Lucy Baring heads in to London and feels the cost of inflation.
‘You need to be more assertive,’ I am told by a friend to whom I am showing some seedlings that have arrived in the post. I say seedlings, but they’re pretty hard to see with the naked eye. ‘Send them back,’ she says. I won’t, because I’ve thrown away the packaging and, anyway, I’m not sure the poor plants could survive another journey. ‘I will,’ I nod.
The telephone rings. It is Zam, who is in Wales. He tells me that he climbed over a church wall this morning to do exercises — the B&B where he is staying doesn’t have a garden — but the churchyard wasn’t open because, as the sign said, the gates are locked until 8am’ to prevent wild boar harm the graves’. He says the verger was very surprised to find him and extremely nice about it. I’m rather impressed by what I consider to be racy — rebellious — behaviour.
I am mindful of this when I go to the optometrist the next day. It is the same shop where I was first prescribed contact lenses by the grandfather, then his son and now the son’s daughter. My loyalty is no doubt tied up with the fact that lenses changed my life. Although I prayed every night from about the age of four that I would have to wear glasses so I could look like my sister, I came to rue the day these prayers were answered and blamed ‘four eyes’ for my lack of friends. I got lenses aged nine, went to a new school, scruffed up my handwriting, climbed any wall, church or otherwise, that said Keep Out and things looked up socially — shallow, but true.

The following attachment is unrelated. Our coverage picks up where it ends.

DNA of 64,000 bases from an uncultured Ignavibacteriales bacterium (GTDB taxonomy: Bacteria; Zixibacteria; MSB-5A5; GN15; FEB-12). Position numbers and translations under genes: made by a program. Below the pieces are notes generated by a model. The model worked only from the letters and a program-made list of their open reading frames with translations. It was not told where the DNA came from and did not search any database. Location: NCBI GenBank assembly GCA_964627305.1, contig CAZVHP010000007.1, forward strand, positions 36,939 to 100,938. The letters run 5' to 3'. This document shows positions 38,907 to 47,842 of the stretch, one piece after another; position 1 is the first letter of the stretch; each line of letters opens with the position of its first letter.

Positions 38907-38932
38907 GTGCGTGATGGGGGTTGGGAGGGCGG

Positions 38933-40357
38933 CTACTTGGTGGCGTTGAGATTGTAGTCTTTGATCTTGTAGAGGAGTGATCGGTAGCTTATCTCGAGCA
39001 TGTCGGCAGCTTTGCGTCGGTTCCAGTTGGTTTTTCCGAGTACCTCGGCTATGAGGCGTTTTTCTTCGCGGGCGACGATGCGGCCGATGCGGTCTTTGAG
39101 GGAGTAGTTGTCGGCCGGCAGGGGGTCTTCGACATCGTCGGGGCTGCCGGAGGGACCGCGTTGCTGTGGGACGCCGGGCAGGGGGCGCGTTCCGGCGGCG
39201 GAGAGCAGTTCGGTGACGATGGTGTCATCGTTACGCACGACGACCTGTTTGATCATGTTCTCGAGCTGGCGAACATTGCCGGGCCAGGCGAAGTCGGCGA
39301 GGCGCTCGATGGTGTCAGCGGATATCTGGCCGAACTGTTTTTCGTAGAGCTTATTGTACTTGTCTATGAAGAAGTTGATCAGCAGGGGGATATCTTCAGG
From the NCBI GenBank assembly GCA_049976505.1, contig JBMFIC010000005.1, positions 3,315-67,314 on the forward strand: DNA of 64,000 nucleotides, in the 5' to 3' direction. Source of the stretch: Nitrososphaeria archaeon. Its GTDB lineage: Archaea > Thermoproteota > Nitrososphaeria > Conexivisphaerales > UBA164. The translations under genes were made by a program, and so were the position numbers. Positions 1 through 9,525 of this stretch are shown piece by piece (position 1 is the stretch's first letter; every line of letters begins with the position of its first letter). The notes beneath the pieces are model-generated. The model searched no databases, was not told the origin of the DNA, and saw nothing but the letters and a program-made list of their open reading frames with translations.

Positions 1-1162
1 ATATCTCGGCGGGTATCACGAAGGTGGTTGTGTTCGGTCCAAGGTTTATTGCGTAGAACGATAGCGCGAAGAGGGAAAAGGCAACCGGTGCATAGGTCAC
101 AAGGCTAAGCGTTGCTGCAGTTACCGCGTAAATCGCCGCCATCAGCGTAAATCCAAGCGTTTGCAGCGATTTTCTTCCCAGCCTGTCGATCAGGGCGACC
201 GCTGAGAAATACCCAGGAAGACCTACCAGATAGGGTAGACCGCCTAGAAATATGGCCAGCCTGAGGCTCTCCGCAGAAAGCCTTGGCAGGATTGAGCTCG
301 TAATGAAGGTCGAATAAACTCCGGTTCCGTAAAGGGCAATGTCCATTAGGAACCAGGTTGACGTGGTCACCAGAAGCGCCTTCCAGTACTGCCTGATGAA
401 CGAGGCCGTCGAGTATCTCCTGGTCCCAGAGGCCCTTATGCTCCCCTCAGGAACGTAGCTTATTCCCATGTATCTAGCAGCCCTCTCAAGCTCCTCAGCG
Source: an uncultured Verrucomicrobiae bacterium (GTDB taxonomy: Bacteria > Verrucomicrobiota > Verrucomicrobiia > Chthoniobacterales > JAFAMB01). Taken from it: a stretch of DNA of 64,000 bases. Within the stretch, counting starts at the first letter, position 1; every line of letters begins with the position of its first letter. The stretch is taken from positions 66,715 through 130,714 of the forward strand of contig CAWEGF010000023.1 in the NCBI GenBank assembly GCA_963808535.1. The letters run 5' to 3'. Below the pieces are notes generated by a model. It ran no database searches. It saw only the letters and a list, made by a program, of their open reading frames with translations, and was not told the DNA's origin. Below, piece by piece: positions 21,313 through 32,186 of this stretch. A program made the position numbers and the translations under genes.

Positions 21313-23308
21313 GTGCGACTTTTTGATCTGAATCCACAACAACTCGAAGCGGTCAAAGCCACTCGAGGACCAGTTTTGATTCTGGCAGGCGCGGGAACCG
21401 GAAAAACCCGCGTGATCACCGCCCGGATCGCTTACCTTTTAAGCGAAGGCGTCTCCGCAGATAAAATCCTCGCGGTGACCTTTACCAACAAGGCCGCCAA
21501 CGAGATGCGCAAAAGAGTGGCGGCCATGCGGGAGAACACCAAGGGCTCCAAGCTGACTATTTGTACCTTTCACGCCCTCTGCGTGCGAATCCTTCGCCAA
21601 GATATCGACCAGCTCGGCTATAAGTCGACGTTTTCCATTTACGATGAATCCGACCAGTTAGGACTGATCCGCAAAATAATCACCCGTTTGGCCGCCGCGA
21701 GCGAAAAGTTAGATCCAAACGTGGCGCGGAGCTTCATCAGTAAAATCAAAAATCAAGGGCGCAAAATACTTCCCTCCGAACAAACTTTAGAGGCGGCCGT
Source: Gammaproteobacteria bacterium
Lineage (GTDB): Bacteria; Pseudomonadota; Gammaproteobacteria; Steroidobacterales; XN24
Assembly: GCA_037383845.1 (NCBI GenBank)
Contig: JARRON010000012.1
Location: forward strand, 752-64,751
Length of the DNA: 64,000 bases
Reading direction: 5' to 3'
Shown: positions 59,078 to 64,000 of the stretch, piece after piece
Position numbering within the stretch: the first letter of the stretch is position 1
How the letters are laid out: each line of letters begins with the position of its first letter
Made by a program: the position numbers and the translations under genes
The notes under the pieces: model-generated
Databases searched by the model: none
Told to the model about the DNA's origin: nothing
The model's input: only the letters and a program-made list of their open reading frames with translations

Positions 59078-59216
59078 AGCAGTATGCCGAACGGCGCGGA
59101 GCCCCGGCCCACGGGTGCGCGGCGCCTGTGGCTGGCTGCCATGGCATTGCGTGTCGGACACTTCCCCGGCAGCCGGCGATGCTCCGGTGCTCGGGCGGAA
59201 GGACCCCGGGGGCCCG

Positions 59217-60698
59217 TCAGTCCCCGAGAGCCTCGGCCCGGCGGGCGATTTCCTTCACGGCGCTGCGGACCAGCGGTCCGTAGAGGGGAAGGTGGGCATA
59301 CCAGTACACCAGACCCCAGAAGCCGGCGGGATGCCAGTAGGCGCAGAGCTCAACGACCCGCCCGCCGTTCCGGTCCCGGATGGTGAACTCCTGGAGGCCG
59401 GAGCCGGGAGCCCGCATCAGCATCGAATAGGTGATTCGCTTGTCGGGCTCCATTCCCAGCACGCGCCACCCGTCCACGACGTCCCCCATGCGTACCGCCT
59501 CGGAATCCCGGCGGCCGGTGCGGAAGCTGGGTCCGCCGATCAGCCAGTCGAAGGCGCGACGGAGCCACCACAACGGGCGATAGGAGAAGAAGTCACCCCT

After having my eyeballs photographed and my peripheral vision measured, I went downstairs to be fitted for a breathtakingly expensive new pair of glasses. I don’t think I want to try varifocals, but, somehow, I am so pleased to be seen by the granddaughter of the man who changed my life that I feel it would be rude to say so. Later, I try to explain this to the seedling friend, to whom I also showed the blood blister I received at the hands of an over-zealous dental hygienist.
A few days later, I am in a smart part of London, where I visit a supplier for the Grange Festival shop. After an energetic encounter in which I discuss VAT and margins, but from which I emerge feeling both starving and dazed, I look for some lunch. I also realise I won’t have time to buy supper, so am pleased to find a shop that looks promising on all fronts.
There is a choice of two salads and some marinated chicken. I buy enough to feed three people and a mini quiche to eat now. I hand over my bank card without taking in the amount I am being charged because I’m still thinking about commission and delivery dates. As I unlock the car, something clicks. Hang on, I think, was I just charged 64 quid for some salad, six chicken strips the size of my thumb and a quiche the size of a doorknob?
I realise the salesperson has made a mistake. I must be more assertive. I return to the shop. ‘I’m so sorry,’ I laughed apologetically. ‘I think you may have made a mistake with how much you just charged me.’
She looks up calmly. ‘Would you like to see the itemised bill?’ Yes please, I nod. I am trying to make her feel we are in this together, no blame attached — assertive, but not over assertive.
‘Oh yes,’ she says, ‘I’m sorry, I did make a mistake.’
Aha, I think, and smile broadly at this honest mistake.
‘I forgot to charge you for the quiche.’